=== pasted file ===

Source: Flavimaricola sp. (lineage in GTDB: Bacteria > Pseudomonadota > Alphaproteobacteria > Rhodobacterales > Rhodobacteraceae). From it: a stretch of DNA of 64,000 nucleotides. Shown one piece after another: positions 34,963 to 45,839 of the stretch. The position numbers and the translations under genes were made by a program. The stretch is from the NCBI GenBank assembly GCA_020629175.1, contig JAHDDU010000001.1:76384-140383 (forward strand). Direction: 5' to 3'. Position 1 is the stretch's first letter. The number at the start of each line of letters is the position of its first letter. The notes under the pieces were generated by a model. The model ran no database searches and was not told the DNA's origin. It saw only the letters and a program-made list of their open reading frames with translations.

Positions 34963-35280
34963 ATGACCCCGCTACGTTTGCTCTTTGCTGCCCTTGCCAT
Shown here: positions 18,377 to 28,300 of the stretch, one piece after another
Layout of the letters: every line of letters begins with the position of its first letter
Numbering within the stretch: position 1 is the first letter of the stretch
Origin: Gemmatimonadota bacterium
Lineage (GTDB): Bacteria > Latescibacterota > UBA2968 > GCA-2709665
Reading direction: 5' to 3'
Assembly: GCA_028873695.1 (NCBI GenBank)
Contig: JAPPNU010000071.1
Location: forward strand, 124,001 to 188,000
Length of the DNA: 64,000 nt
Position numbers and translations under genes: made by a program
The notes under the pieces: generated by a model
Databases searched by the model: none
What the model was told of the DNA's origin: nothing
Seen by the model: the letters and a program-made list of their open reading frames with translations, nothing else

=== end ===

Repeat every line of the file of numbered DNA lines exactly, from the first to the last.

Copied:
Source: Flavimaricola sp. (lineage in GTDB: Bacteria > Pseudomonadota > Alphaproteobacteria > Rhodobacterales > Rhodobacteraceae). From it: a stretch of DNA of 64,000 nucleotides. Shown one piece after another: positions 34,963 to 45,839 of the stretch. The position numbers and the translations under genes were made by a program. The stretch is from the NCBI GenBank assembly GCA_020629175.1, contig JAHDDU010000001.1:76384-140383 (forward strand). Direction: 5' to 3'. Position 1 is the stretch's first letter. The number at the start of each line of letters is the position of its first letter. The notes under the pieces were generated by a model. The model ran no database searches and was not told the DNA's origin. It saw only the letters and a program-made list of their open reading frames with translations.

Positions 34963-35280
34963 ATGACCCCGCTACGTTTGCTCTTTGCTGCCCTTGCCAT
Shown here: positions 18,377 to 28,300 of the stretch, one piece after another
Layout of the letters: every line of letters begins with the position of its first letter
Numbering within the stretch: position 1 is the first letter of the stretch
Origin: Gemmatimonadota bacterium
Lineage (GTDB): Bacteria > Latescibacterota > UBA2968 > GCA-2709665
Reading direction: 5' to 3'
Assembly: GCA_028873695.1 (NCBI GenBank)
Contig: JAPPNU010000071.1
Location: forward strand, 124,001 to 188,000
Length of the DNA: 64,000 nt
Position numbers and translations under genes: made by a program
The notes under the pieces: generated by a model
Databases searched by the model: none
What the model was told of the DNA's origin: nothing
Seen by the model: the letters and a program-made list of their open reading frames with translations, nothing else